The process of making a ring

The process of making a ring

Making and designing a ring might not sound like a whole lot of work to the person buying online or walking into the studio to purchase, but in reality, there are so many steps involved, it would make you stop and appreciate the skill and craftsmanship going into it if you knew.


All rings starts out a pure Silver extracted from the earth.  I buy Sterling Silver granules from a Metal supplier who in turn buys from the mines.

Sterling Silver, is 92.5% parts of Fine Silver and 7.5% parts copper.

Fine Silver (99.9% pure) is very soft and not suitable for ‘every day wear’ rings,   By adding copper, Fine Silver becomes Sterling silver and gets in characteristic hardness.

Sometimes I buy Sterling Silver granules, like int he picture below, and sometimes I will buy Fine Silver granules, and add the 75 parts Copper  when smelting.

100g Sterling Silver Granules


Granules is put into a crucible for smelting, and Sterling Silver melts at 893°C.  The smaller the amount, the quicker the smelting process.  This batch took quite some time as there was about 250g of Silver to be melted, which I took in 2 batches.

Smelting Sterling Silver in a crucible


After the Silver is melted, it gets poured into an ingot (pictured above on the left of the crucible).

Then they look like this:

Sterling Silver ingots


Now these ingots are way to thick (+-1cm) to do anything with, so them must be sent through a rolling mill.  Several times. An if you have a manual rolling mill like me, it means HARD LABOR!  The ingot is placed between the 2 rollers, and the crank is turned to pull it through to the other side. The spindle at the top is adjusted after every pass the silver takes through the rollers to narrow the gap and making the silver a little bit thinner the next time it goes through.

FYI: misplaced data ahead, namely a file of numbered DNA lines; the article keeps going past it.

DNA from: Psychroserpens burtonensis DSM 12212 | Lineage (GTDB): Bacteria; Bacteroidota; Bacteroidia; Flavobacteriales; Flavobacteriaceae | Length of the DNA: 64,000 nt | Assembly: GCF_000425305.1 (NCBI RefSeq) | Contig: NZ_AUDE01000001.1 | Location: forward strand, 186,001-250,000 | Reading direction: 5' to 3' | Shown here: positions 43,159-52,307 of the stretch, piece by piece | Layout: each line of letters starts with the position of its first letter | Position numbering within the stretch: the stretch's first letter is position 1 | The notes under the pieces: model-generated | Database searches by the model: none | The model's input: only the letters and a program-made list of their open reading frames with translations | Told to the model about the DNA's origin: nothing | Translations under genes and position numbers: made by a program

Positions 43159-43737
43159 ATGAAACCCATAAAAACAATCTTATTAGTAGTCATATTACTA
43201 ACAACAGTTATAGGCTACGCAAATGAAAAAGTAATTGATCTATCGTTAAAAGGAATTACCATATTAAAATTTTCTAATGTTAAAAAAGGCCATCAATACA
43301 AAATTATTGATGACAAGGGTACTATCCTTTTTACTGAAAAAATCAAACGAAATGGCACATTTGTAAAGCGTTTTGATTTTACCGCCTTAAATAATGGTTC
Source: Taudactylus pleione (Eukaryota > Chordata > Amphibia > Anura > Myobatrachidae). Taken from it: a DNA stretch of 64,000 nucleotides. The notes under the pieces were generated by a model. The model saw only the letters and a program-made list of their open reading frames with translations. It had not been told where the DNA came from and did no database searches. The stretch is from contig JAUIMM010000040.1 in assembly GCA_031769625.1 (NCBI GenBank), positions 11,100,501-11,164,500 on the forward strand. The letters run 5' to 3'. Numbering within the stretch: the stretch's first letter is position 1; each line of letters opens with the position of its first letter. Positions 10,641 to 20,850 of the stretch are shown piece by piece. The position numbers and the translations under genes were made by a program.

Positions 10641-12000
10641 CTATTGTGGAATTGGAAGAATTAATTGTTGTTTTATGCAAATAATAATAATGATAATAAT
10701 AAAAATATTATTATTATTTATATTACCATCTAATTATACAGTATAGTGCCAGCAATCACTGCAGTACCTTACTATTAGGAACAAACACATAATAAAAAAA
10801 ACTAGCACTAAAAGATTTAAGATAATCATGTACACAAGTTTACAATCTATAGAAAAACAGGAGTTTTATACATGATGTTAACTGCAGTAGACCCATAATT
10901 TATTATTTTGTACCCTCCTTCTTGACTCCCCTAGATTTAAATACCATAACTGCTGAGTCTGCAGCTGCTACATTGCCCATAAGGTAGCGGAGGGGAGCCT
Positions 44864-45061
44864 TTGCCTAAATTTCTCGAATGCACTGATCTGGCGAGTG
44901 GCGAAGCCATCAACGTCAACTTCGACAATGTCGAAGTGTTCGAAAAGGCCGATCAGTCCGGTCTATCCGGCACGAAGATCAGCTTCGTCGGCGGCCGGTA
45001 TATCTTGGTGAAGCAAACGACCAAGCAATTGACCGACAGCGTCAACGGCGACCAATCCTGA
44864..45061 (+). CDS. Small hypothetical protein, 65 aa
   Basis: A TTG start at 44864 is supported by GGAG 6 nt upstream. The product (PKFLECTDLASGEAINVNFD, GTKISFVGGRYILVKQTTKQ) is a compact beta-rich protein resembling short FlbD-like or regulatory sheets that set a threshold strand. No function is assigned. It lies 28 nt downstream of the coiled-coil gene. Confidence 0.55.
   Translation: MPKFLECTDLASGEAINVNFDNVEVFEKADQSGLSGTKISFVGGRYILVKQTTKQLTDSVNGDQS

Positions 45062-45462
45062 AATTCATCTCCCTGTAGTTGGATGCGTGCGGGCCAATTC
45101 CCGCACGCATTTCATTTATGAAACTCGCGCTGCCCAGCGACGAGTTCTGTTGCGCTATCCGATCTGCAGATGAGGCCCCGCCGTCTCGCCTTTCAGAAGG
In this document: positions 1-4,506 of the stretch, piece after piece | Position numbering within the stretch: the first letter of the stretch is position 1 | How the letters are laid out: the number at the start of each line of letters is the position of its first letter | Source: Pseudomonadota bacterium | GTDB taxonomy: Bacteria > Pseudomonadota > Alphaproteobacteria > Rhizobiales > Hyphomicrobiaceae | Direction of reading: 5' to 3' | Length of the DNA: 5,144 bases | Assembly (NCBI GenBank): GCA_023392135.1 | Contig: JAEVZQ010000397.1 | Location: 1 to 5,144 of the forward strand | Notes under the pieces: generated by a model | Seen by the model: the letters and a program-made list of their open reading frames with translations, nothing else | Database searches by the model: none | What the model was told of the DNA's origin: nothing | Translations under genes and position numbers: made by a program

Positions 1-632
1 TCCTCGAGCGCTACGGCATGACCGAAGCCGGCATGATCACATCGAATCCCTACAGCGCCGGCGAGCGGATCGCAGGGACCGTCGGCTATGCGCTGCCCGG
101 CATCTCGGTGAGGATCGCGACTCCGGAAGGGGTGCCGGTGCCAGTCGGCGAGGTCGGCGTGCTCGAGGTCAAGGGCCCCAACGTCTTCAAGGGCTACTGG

Now I just have to put a note on Annealing in here:

Annealing – Annealing, in metallurgy and materials science, is a heat treatment that alters the physical and sometimes chemical properties of a material to increase its ductility and reduce its hardness, making it more workable. – Wikipedia

After a couple of passes through the roller, the Sterling ingot or plate, becomes to hard to go any thinner, and it must be annealed to make it softer in order to work with it again.  Sterling silver anneals between 750°C to 760°C.  These ingots were passed through my roller dozens of times, and and were annealed half a dozen more.

Manual Rolling Mill


After many hours of rolling the Silver, we finally have Sterling Silver sheet / plate to work with.

Freshly rolled Sterling silver sheet


From here I can start on the ring!

After cutting it into strips into size and hammering them (insert many, many times of annealing in here), they look like this:

Cut and hammered strips of Sterling


Then its onto forming ring shapes and soldering them shut.  Filing and sanding, and hammering them on a ring mandrel to get the final sizing done.  These rings had an extra Copper heart soldered onto them.  I also added a patina (oxidized) them to give them a rustic feel.

Patina is a chemical process where a film is added onto the metal to speed up the natural oxidation process.

Most of the oxidation is then sanded sanded off to only leave it on the spots that I want it on.

Rustic hammered rings fresh out of the patina.


Finally we can get to cleaning and polishing them!

After hand polishing them with a Sterling polishing compound and a polishing wheel, they are ready to be cleaned, packed & shipped.

Sterling Silver Rustic Embellished Ring Set (7 Rings)
Sterling Silver Rustic ring set. Polished and cleaned ready for packing.


Did you know that all of this went into the beautiful ring on your finger?